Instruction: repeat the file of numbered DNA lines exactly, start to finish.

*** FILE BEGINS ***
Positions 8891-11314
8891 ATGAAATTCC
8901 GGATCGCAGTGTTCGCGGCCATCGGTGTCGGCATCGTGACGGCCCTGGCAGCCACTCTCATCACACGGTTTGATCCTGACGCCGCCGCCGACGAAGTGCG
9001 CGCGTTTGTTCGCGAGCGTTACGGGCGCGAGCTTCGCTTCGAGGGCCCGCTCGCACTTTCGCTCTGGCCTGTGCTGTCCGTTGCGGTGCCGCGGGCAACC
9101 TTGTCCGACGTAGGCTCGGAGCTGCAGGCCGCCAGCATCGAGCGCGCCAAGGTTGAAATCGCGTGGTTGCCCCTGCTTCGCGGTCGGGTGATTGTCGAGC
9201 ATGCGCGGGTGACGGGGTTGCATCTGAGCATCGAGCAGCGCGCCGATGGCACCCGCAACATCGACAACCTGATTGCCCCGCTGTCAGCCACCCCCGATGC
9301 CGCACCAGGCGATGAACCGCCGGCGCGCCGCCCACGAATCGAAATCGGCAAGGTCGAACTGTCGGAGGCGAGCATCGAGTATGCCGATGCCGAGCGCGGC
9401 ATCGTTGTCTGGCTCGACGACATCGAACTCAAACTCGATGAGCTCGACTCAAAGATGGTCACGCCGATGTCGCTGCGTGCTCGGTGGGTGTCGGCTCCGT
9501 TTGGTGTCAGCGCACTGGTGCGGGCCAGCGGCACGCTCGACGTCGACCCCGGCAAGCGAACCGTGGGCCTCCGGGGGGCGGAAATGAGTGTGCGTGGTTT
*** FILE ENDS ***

Positions 8891-11314
8891 ATGAAATTCC
8901 GGATCGCAGTGTTCGCGGCCATCGGTGTCGGCATCGTGACGGCCCTGGCAGCCACTCTCATCACACGGTTTGATCCTGACGCCGCCGCCGACGAAGTGCG
9001 CGCGTTTGTTCGCGAGCGTTACGGGCGCGAGCTTCGCTTCGAGGGCCCGCTCGCACTTTCGCTCTGGCCTGTGCTGTCCGTTGCGGTGCCGCGGGCAACC
9101 TTGTCCGACGTAGGCTCGGAGCTGCAGGCCGCCAGCATCGAGCGCGCCAAGGTTGAAATCGCGTGGTTGCCCCTGCTTCGCGGTCGGGTGATTGTCGAGC
9201 ATGCGCGGGTGACGGGGTTGCATCTGAGCATCGAGCAGCGCGCCGATGGCACCCGCAACATCGACAACCTGATTGCCCCGCTGTCAGCCACCCCCGATGC
9301 CGCACCAGGCGATGAACCGCCGGCGCGCCGCCCACGAATCGAAATCGGCAAGGTCGAACTGTCGGAGGCGAGCATCGAGTATGCCGATGCCGAGCGCGGC
9401 ATCGTTGTCTGGCTCGACGACATCGAACTCAAACTCGATGAGCTCGACTCAAAGATGGTCACGCCGATGTCGCTGCGTGCTCGGTGGGTGTCGGCTCCGT
9501 TTGGTGTCAGCGCACTGGTGCGGGCCAGCGGCACGCTCGACGTCGACCCCGGCAAGCGAACCGTGGGCCTCCGGGGGGCGGAAATGAGTGTGCGTGGTTT